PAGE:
The US Securities and Exchange Commission (SEC) has announced it has charged a medical device executive for purportedly lying to investors about how regulators with the US Food and Drug Administration (FDA) had characterized an imaging device made by the company, which at the time had just been denied clearance under the 510(k) pathway by FDA.
Under US law, to the extent that corporate officials communicate with their public investors, they must be truthful.
"Shareholders have a right to trust corporate officers to tell them the truth about the business," explained SEC Regional Director Michele Wein Layne in a statement. "When CEOs abuse that trust and make misstatements, innocent shareholders are victimized. The SEC will hold corporate officers accountable for misleading shareholders."
'Tis but a Scratch…
According to the agency, Dean Janes, CEO of Burbank, CA-based Imaging3, Inc. had participated in a conference call with investors in November 2010, shortly after FDA denied the company's proprietary 3-D imaging scanner.
Under FDA's premarket notification system [also known as the 510(k) submission pathway], companies must show their device is "substantially equivalent" to an already-approved predicate device. If they are unable to do so, they must go through the considerably more expensive premarket approval pathway, which requires clinical data and vastly more expensive filing fees.
The company had reportedly sought clearance twice before, having been rejected in 2008 and earlier in 2010, both times because of FDA's concerns about the "safety of the device and the quality of the images," SEC explained. For example, the device was apparently prone to over-heating and had yielded imagines that were "scientifically invalid and useless."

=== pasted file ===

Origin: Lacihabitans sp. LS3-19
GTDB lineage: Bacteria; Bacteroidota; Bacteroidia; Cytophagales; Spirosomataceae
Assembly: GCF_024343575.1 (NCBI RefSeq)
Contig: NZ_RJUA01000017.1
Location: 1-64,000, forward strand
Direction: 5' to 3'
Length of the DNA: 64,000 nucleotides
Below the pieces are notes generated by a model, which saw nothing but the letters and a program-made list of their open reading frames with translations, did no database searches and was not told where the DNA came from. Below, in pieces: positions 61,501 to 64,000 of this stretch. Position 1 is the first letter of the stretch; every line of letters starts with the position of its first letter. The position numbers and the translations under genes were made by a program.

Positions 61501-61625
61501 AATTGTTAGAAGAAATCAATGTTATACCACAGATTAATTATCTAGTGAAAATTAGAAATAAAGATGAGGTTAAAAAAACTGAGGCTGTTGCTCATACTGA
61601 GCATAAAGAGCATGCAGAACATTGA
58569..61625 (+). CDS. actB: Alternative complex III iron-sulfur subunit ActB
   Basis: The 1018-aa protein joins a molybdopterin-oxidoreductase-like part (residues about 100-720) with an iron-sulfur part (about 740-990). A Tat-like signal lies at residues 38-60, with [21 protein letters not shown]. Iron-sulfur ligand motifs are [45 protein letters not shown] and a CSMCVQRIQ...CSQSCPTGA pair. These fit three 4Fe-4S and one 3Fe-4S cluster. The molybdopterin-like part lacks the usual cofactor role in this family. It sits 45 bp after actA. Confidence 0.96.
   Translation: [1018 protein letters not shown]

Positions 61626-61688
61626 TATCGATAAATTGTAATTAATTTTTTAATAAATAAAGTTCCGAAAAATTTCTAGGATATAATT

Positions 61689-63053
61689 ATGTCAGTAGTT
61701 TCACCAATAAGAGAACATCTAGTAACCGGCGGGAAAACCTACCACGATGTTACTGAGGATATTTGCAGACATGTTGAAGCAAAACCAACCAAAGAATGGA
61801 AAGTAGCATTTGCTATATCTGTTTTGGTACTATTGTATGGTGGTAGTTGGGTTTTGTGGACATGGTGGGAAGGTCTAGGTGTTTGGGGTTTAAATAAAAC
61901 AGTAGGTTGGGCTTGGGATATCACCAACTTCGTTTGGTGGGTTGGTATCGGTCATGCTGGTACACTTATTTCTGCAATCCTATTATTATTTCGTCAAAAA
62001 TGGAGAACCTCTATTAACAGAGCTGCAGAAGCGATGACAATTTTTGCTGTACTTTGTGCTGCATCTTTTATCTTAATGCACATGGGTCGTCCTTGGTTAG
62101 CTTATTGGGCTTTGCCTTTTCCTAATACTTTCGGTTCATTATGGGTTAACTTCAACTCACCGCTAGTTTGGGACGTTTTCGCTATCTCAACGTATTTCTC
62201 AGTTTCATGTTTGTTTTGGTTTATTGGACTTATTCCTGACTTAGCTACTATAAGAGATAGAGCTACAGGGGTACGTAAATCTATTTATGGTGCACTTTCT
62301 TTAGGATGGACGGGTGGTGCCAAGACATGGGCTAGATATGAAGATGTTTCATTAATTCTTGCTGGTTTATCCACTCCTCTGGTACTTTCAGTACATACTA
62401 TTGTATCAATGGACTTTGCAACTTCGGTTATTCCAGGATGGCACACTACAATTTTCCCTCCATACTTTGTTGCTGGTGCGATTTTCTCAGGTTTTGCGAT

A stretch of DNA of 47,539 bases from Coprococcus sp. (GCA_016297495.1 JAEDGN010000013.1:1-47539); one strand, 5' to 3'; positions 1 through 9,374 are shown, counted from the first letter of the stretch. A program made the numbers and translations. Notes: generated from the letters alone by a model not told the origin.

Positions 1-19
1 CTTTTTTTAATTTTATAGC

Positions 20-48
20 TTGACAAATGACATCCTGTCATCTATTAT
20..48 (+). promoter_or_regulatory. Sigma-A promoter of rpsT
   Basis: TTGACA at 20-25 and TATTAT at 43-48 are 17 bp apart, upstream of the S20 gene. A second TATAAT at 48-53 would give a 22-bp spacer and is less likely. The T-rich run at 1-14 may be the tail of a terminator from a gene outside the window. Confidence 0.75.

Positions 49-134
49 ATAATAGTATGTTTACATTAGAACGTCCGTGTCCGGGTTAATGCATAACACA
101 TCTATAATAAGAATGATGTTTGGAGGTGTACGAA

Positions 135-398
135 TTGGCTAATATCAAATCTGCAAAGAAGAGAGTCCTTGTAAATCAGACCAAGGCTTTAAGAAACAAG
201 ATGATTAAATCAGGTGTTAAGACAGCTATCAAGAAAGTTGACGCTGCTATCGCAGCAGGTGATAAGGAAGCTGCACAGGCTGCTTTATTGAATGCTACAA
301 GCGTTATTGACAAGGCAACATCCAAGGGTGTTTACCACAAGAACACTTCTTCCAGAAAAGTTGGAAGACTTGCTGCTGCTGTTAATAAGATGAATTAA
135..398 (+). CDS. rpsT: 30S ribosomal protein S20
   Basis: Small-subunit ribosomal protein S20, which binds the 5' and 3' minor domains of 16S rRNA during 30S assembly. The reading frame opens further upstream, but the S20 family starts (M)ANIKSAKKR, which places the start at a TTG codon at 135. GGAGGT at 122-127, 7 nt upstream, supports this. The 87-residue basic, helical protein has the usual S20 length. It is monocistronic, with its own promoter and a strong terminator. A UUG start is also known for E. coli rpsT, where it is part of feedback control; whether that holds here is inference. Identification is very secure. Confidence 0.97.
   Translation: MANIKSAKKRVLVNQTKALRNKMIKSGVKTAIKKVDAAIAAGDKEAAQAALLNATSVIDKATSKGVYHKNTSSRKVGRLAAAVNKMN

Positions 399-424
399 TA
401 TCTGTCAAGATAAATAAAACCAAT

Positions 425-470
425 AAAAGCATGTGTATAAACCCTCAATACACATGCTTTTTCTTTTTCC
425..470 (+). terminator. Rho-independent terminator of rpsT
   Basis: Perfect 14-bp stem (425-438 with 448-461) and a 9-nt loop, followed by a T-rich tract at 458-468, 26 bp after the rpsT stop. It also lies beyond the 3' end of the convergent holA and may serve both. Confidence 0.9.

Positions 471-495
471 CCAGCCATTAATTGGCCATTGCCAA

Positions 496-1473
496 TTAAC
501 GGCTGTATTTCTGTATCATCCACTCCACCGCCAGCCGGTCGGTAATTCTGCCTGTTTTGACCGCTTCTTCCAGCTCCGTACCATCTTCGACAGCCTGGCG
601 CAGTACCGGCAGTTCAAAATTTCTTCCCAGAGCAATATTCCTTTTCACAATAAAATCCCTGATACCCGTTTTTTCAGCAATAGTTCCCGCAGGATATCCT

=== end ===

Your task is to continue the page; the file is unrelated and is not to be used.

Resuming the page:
And, like the Black Knight in the 1975 movie Monty Python and the Holy Grail explaining how the loss of both his arms is "just a flesh wound," SEC said Dean's characterization of his product's deficiencies woefully understated the seriousness of the problem.
"[On] the conference call [with investors], Janes did not discuss the issues raised by the FDA in an October 2010 letter. Even when asked on the call whether any of the FDA's concerns were 'safety-related' or involved image quality, Janes said, 'Nope,' and that there was 'really and honestly not one question about the technology or its consistency. It just doesn't make sense to me.'"
Dean's characterization of FDA's regulatory response letter would eventually run into investor opposition when an investor obtained the original denial letter and posted it on the Internet. SEC said Dean then took to Facebook using his own personal account to further "mischaracterize the denial."
SEC said it had charged Dean and Imaging3 with fraud, and is seeking from them civil monetary penalties, the removal of Dean from the position of CEO, and a ban on Dean serving as an officer or director of the company.
Imaging3 did not have a statement available to the press. The company is currently involved in a bankruptcy-related restructuring.
Conference Call Recording (MP3)